Secure your cookie jar from this MFA loophole

by | Nov 30, 2022 | Cyber Risk

Over the years, threats to password security have increased, which is why so many organizations have adopted the use of Multi-Factor Authentication (MFA) as a way to improve account security. MFA is incredibly efficient at stopping cyber criminals. It’s also a cost efficient first line of defense to deploy across your entire organization. This is why various governmental agencies (FBI and CISA to name a few) and cyber insurers highly recommend that MFA be deployed systematically. However, when threat actors are set on targeting a specific organization, they will find ways to circumvent MFA. The most common tactic is through stealing session cookies. 

What are session cookies? 

Cookies are small text files that a website stores on your device (smartphone or computer) when you browse the internet so that the site can deliver an improved experience in subsequent visits. Session cookies are cookies that last for a session. A session starts when you launch a website or web app and ends when you leave the website or close the application. 

As soon as cyber criminals successfully infiltrate a system, they will target the user’s cookies for later use or sale on the dark web. This is simple to execute and little is needed besides having some sort of access to the victim’s device. This loophole applies to all types of MFA (SMS- or authenticator-based like Google, Okta, Duo, Microsoft, etc). To take it a step further, thanks to malware-as-a-service, entry-level threat actors are joining in on credential theft. Various pieces of malware can be utilized to collect session tokens from the browsers:

  • Emotet Malware
  • Raccoon Stealer Malware
  • RedLine Stealer Keylogger

While this may sound alarming, there are ways to protect yourself and your organization through additional security measures which are outlined below. Threats are constantly evolving, therefore it’s our duty to adapt and evolve as well. 

Cowbell’s Risk Engineering team is here to help you stay prepared in this market. If you have any questions or need clarification on important security measures to implement, reach out to us here for tailored support to make your organization as secure as possible.


Going deeper: Ways to protect yourself from MFA bypass

Browser security

To prevent session cookie theft, make sure to keep your browser’s cookies in a secure location and disable automatic cookie saving. Additionally, use a secure MFA code generator to create one-time passwords that are difficult to guess. Avoid using the same one-time password on different sites and make sure to use different browsers to avoid cookies being shared.

Session management 

Session management is the process of keeping track of user sessions on a server. In web applications, this is typically done using session cookies, which are unique tokens that are assigned to each user. When a user logs in, a session cookie is generated and stored on their computer. This cookie is then used to identify the user during subsequent interactions with the site. If an attacker is able to steal a user’s session cookie, they can impersonate that user and gain access to their account. For this reason, it is important to ensure that session cookies are well-protected. One way to do this is to use ‘secure’ cookies, which are only sent over HTTPS connections. Another way to protect session cookies is to use ‘httponly’ cookies, which are not accessible by client-side scripts (such as Javascript). Administrators should also manage the refresh rate of sessions to daily authentication for MFA. This is a good way to avoid old session tokens from being used.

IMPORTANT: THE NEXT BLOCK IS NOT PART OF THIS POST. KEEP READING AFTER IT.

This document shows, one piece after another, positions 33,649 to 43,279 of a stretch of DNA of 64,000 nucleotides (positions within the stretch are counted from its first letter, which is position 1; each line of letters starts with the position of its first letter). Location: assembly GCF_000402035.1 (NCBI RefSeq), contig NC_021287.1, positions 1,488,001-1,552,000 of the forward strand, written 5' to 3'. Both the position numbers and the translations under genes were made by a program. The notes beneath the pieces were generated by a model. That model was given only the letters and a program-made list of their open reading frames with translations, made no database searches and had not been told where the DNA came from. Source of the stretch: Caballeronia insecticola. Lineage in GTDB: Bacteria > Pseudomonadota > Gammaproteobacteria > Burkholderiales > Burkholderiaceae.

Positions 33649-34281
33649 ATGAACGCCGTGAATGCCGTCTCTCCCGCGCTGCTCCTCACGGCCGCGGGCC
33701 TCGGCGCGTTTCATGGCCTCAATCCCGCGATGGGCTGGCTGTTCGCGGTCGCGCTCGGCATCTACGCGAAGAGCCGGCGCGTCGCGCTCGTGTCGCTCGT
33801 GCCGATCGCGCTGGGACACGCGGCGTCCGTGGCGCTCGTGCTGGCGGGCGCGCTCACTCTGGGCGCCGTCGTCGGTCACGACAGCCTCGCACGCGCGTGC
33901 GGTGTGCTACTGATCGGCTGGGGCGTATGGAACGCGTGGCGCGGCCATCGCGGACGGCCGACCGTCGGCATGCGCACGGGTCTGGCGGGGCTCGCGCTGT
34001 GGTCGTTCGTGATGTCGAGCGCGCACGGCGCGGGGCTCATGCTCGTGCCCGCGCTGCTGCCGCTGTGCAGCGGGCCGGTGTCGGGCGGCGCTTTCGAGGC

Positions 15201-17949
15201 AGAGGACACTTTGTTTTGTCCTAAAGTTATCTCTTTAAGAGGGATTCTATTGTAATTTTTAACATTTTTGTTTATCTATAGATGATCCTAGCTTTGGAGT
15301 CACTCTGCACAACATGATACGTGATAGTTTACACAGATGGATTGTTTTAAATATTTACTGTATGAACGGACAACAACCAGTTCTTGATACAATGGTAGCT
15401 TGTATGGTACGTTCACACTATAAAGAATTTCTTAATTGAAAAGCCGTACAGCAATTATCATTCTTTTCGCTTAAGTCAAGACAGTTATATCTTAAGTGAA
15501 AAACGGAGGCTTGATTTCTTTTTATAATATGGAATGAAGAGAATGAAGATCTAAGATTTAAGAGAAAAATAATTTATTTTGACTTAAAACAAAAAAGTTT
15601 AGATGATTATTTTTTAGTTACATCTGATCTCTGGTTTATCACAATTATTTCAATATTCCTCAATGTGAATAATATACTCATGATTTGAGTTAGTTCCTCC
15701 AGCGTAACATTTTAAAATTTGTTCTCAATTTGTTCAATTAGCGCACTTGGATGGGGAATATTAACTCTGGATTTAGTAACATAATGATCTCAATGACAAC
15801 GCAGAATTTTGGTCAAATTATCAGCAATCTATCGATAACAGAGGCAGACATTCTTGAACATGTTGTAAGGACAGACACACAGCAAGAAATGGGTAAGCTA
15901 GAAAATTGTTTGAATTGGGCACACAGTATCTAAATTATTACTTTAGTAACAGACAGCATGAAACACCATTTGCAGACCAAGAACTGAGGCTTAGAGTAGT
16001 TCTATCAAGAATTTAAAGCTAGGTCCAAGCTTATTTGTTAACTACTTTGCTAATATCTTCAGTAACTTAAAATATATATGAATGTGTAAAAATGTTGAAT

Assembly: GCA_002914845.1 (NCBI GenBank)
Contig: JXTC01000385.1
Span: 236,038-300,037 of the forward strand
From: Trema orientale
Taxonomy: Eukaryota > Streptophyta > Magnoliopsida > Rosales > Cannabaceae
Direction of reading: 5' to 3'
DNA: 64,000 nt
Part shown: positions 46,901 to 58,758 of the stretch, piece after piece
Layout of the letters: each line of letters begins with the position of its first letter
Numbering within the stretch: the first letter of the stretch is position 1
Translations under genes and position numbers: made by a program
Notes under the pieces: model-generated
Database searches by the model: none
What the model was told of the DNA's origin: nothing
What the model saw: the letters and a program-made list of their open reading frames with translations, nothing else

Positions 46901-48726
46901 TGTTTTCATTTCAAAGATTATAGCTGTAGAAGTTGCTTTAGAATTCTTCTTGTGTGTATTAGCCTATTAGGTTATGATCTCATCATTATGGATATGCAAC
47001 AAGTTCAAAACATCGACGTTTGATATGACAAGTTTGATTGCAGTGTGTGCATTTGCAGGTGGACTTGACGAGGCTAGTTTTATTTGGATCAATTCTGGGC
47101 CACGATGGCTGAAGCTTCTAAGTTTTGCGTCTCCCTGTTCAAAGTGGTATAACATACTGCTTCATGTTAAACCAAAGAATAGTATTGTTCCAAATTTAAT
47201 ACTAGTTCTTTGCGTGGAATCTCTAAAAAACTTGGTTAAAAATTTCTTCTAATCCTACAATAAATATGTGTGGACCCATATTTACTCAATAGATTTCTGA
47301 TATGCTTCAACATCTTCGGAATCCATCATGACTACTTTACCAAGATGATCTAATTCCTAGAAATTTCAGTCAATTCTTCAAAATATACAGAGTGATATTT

Implement EDR tools on all endpoints

Endpoint detection and response (EDR) tools can detect and prevent attempts to steal session cookies from endpoints. EDR tools work by monitoring system activity and looking for suspicious behavior that could indicate an attack is underway. If a potential attack is detected, the EDR tool can take action to block it, preventing the attacker from stealing the session cookie.

Consider Implementing a zero trust solution

Zero trust is a security model that advocates for never trusting any user, even if they have been previously authenticated. The zero trust model is a security approach that assumes that all users and devices are untrusted by default. In a zero trust environment, all users and devices must be verified and authenticated before they are allowed to access any resources. 

For more information on Zero Trust, please review our four part blog post on the topic. 

This blog post was written by Cowbell’s Risk Manager, Jay Gohil, and Cowbell’s Risk Engineer, JaJuan Grant. 

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